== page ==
PeerJ Award winner, Serguei Rico-Esenaro, aims to contribute to coral reef conservation
Congratulations to Serguei Rico-Esenaro, winner of the PeerJ Award for Best Contribution at the 10th Mexican Coral Reef Congress. Organized by University of Colima and Mexican Society of Coral Reefs (SOMAC), the Congress was held April 2-5, 2019 in Manzanillo, Colima, Mexico.
Serguei presented research on hermatypic corals aimed at the conservation of coral reefs. The PeerJ Award, created to benefit students and early career researchers, includes a free publication in PeerJ upon submission and acceptance through our normal peer review system. We are very pleased to recognize Serguei for his excellence in research and conservation efforts.
Can you tell us a bit about yourself and your research interests?
I am a PhD candidate at the National Autonomous University of Mexico. As a biologist, I am interested in understanding the life process of hermatypic corals and the ecological services they provide.
My research aims to examine coral physiology and the calcification process in response to environmental changes. I firmly believe that scientific knowledge, as well as helping in the understanding of how things work, must fulfill a social impact that contributes to solving the environmental crisis caused by the impact of human activity.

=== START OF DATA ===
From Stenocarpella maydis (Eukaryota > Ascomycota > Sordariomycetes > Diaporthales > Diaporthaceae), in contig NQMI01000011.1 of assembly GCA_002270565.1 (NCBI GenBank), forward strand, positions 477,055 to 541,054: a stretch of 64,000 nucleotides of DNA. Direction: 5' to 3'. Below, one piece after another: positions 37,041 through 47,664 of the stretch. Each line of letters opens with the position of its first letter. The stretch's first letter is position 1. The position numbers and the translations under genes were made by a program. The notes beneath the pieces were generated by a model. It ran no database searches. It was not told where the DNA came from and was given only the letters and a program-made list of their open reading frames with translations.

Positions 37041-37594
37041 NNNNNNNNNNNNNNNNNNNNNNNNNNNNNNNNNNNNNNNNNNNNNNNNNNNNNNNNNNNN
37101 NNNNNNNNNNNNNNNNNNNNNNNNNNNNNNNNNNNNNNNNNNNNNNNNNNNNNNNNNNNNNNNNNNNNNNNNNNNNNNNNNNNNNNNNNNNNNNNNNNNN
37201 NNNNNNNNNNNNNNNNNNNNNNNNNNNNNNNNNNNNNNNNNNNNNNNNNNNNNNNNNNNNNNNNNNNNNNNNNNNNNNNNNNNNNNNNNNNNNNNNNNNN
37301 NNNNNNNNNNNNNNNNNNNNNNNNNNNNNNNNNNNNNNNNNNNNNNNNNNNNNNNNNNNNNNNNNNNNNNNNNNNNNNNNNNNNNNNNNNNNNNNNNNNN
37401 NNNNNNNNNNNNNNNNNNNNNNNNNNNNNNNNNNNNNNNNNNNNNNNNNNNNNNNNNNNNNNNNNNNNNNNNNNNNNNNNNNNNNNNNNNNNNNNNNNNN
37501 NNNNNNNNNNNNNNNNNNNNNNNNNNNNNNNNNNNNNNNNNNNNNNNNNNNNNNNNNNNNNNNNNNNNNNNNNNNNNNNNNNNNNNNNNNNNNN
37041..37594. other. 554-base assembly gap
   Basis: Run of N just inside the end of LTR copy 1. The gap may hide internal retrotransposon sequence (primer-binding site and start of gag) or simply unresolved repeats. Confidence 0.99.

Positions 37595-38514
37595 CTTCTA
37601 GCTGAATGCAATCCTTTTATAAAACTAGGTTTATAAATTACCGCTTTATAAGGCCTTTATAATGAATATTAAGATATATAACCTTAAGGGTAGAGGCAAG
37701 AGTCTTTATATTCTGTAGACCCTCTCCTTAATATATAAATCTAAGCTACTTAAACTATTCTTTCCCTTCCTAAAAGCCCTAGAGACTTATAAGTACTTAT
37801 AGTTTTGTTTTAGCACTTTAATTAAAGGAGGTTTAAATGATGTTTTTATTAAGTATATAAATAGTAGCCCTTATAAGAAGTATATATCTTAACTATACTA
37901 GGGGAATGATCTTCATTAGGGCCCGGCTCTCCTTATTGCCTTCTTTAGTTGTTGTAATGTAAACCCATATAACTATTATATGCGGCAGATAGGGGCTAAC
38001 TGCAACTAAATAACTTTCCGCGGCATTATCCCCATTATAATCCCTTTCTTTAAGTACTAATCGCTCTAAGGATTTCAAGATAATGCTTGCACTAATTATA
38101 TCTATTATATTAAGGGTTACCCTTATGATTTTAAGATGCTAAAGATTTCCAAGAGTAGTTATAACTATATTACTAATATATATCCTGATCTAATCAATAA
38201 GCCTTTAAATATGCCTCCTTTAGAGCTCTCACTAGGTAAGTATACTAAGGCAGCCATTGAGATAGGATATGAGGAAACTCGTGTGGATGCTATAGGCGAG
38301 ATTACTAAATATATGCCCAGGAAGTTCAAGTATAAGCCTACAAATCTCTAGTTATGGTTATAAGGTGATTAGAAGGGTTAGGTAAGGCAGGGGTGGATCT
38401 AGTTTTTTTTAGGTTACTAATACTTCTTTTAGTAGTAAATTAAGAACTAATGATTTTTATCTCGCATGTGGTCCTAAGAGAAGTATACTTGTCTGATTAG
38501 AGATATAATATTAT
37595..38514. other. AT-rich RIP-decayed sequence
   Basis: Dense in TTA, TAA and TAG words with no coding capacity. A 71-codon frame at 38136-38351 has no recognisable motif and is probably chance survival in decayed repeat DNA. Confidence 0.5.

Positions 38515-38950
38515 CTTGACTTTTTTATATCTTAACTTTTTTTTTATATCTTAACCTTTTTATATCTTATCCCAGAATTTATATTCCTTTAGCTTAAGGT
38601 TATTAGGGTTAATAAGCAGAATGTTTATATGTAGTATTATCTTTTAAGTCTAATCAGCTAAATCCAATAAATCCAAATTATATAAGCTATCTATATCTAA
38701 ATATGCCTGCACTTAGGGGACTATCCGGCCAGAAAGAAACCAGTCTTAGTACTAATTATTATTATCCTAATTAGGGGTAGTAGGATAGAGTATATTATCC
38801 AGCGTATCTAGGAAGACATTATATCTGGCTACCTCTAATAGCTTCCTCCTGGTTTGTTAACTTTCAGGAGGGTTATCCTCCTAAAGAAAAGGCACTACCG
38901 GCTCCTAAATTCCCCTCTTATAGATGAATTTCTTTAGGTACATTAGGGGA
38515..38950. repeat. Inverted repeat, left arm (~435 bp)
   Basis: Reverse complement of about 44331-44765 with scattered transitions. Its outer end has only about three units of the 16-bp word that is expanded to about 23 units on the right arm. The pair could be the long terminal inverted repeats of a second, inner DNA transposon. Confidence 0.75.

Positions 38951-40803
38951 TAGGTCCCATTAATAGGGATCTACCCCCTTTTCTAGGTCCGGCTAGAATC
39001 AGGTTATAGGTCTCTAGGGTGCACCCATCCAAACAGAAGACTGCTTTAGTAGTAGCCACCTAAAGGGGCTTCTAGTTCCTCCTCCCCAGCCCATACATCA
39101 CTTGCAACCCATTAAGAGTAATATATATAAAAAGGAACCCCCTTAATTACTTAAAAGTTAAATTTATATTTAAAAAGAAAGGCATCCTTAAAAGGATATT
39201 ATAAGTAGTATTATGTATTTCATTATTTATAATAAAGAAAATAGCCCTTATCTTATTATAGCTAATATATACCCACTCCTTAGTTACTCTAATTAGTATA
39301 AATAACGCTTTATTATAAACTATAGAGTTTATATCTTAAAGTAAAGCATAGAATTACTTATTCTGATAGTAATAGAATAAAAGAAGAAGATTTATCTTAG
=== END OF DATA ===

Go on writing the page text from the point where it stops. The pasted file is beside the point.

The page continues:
Hermatypic corals are those corals in the order Scleractinia which build reefs by depositing hard calcareous material for their skeletons, forming the stony framework of the reef.
Can you briefly explain the research you presented at XCMAC?
At the Congress, I gave a talk about the skeleton of hermatypic corals as environmental archives and how these organisms can incorporate temperature proxies during the calcification process. I presented a reconstruction of sea surface temperature variations of the Reef Lagoon of Puerto Morelos over 100 years of coral growth using Sr/Ca and Li/Mg thermometry. The central discussion was about how geochemical proxies are incorporated into the skeleton during the calcification process and the possible artifacts that can be generated in the interpretation of these records by biologic fractionation.
The reconstruction of past environmental changes and their implications in the calcification process of corals can be an important tool that brings information about how these organisms can respond against environmental variations. More research needs to be done based on the increasing knowledge of corals metabolism. This could contribute to the understanding of the life of these organisms in adverse conditions and suggest environmental policies oriented to the protection of coral reefs.
What are your next steps? How will you continue to build on this research?
My next steps will be to improve the calibration equations of Li/Mg for the specific site of study and the use of other proxies to reconstruct environmental changes in the past that could allow us to identify the anthropogenic impact in the recent history.
Caribbean corals are facing problems including diseases and marine pollution. The reconstruction of previous environmental conditions can be used as a baseline to understand these problems and guide environmental policies oriented for Carribean coral conservation.
I am looking to continue my academic training, research in corals as environmental archives, and coral conservation efforts.
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